|Early potty training days (on our Paarl visit)|
|Girls day out with my two older girls|
|Another Sunday afternoon at Deer Park|
|And just another day at Sea Point Park|
|At Eastern Food Bazaar|
|Expecting a visit from the Tooth Fairy|
|Grade 7 (sporting his prefect and library monitor badges) - oh, my heart aches - I can't believe that this was a year ago - he's grown up so much since then. Boo-hoo!!!|
|Impromptu midweek after-school visit to Du Kloof Resort|
|Chilly Sunday at Hout Bay|
|Snapping away pics on her toy phone|
Looking back on these seemingly insignificant moments made me smile. And cry. But mainly, I am overwhelmed with gratitude for the little moments we shared.
And that is the purpose I want this blog to serve for my kids as well. I want them to look back to the morning we went to Sea Point, which - although it was a morning like so many others - its memory will bring them so much joy as they are able to reminisce about the special moments they shared and especially about the amazing bond they had (which God-willing, will never be lessened).
But in recent months, I've found blogging to be more difficult. My kids are growing up and, sadly, are becoming more self-conscious in many ways. Shakeel (14) will no longer run around in a park with free abandon - he will first look around to see who is looking. This saddens me, but this where he is in his journey into adolescence and I should respect that. It is for this reason that I am becoming increasingly conscious of what I write - I constantly have to consider how the information I share on my blog will affect not only him, but also his sisters when they reach this stage in their development. Perhaps this is the type of sensitivity I should have been showing them all along. After all, I have been exposing much of their lives - good and bad - for all on the interweb to see.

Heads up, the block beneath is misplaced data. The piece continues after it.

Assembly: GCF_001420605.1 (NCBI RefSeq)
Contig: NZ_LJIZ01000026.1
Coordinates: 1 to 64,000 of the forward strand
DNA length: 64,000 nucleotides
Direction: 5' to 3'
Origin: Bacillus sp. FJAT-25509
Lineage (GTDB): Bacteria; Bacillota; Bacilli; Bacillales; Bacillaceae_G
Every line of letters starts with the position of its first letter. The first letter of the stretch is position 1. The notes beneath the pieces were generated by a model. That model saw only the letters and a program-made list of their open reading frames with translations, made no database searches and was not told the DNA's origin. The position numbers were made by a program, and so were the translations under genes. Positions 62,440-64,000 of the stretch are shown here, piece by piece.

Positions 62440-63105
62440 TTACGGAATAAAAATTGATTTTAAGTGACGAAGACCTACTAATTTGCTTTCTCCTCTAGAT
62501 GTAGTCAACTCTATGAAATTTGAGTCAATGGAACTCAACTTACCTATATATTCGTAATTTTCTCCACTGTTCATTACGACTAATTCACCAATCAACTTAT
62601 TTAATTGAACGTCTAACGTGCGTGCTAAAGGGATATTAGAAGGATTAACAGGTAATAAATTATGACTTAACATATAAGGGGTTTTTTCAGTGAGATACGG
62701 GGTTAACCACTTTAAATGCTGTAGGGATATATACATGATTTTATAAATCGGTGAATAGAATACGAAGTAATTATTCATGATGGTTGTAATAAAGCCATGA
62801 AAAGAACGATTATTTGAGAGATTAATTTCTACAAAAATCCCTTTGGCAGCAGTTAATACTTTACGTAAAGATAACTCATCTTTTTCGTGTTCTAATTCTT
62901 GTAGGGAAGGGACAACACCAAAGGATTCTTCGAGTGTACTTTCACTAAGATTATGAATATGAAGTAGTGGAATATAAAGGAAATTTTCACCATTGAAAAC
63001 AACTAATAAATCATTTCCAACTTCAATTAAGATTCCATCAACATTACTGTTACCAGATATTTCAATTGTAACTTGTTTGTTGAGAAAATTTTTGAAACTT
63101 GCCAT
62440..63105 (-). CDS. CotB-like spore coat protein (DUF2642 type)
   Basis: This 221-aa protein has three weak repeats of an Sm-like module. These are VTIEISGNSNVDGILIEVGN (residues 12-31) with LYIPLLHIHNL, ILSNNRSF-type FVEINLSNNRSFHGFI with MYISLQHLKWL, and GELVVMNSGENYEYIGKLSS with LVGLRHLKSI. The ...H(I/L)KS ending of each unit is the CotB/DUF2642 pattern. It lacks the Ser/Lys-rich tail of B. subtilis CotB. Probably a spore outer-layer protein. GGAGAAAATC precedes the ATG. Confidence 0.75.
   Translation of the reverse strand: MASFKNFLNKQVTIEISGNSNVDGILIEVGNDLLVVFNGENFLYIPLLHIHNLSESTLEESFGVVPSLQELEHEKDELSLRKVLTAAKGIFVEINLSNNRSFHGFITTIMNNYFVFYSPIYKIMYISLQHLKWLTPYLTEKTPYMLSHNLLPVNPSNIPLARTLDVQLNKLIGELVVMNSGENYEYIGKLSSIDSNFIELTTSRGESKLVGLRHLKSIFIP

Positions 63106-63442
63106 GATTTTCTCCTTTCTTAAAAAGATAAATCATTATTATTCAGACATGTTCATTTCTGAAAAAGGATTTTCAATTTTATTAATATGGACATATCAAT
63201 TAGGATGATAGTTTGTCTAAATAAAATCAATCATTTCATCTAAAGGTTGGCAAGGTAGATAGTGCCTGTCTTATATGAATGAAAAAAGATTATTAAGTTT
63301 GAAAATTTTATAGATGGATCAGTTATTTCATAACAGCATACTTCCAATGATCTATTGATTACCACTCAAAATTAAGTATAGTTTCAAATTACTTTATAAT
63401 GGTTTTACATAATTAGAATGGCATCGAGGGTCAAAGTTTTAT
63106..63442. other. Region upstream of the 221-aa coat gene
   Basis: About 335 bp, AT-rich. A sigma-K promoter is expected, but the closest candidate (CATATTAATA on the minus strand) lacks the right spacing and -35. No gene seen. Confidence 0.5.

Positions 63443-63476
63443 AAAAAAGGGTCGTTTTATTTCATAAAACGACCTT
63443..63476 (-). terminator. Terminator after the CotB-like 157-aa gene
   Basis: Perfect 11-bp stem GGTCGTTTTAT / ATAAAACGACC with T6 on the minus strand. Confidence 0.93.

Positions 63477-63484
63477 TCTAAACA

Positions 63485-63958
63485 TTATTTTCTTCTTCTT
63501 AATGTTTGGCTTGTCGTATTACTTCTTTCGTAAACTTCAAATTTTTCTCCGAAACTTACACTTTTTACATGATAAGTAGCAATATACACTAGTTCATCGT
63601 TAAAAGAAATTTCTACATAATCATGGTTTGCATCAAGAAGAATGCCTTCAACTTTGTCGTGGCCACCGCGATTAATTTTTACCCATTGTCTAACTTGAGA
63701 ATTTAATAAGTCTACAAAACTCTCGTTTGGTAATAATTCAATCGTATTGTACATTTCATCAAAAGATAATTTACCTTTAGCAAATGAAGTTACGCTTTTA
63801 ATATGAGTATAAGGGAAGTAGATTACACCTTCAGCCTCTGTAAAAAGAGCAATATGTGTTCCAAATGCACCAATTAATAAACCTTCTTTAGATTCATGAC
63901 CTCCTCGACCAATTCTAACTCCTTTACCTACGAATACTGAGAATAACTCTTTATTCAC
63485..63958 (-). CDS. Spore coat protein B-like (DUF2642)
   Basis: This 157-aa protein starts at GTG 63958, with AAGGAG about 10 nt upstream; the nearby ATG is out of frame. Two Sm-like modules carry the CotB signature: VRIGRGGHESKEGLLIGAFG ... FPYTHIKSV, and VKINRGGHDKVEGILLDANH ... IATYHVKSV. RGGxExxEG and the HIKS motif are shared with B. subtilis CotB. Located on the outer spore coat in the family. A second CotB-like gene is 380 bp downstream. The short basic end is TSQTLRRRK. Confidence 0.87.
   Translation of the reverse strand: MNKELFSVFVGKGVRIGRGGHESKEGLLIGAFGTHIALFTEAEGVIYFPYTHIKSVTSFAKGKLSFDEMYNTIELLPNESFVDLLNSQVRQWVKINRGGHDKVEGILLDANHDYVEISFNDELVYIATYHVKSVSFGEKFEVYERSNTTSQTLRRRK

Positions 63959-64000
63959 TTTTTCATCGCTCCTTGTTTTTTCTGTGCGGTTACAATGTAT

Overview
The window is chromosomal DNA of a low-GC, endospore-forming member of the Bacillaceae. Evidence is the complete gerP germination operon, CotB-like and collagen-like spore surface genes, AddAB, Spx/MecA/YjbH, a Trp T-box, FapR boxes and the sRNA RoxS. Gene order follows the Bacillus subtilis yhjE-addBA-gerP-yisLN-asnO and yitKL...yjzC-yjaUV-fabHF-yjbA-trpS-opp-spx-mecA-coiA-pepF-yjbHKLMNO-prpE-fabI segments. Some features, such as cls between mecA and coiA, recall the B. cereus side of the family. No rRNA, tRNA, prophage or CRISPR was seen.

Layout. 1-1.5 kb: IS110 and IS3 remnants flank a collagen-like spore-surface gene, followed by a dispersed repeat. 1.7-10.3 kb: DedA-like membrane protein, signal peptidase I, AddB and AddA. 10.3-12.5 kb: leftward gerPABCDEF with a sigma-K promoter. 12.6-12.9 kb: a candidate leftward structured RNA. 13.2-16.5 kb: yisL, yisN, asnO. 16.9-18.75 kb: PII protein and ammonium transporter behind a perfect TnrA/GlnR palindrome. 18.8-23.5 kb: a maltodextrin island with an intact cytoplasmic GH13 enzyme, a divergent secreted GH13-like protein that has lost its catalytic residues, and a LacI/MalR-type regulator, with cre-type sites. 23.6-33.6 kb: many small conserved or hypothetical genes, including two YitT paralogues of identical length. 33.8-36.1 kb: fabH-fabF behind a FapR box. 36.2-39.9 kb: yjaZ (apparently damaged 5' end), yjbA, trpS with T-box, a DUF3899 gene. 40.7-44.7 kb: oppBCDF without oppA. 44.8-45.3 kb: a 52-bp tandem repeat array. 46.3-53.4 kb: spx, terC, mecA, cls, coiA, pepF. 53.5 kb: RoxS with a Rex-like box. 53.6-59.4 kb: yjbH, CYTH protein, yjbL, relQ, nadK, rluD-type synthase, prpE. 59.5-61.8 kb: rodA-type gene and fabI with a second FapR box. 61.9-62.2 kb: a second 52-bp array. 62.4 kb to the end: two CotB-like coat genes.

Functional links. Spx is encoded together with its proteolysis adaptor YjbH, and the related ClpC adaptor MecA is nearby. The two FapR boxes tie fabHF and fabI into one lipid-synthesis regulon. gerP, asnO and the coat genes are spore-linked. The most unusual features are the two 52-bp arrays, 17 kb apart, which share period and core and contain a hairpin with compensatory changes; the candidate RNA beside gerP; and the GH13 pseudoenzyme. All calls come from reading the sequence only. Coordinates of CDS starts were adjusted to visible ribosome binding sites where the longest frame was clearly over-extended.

But where does this leave me - and this blog? I find that having to censor my posts makes writing more difficult for me. Previously my thoughts and feelings would just flow as I typed whatever entered my head (and heart). Now, having to exercise some sort of sifting process, I am finding writing about my family to be more difficult - which is a problem for this blog, since they are its main focus.
But l love blogging. I love the feeling of finishing a post of which I am proud. I love that it makes me look at the world in a different way - especially when I have my camera with me. Ordinary moments are transformed into the extraordinary. I pay attention to little details in my children's lives, which evokes in me feelings of gratitude for every small moment. It prevents days, weeks and months from passing by without the tiny seemingly insignificant moments being acknowledged and appreciated.
So, through writing this post, I've just decided - I shall continue with this blog (while paying heed to how its content affects my kids); the doubts and uncertainties which I felt a few minutes ago have been allayed through me having processed my thoughts and feelings right here in this post - which, once again, reminds me of how important this blog is to me.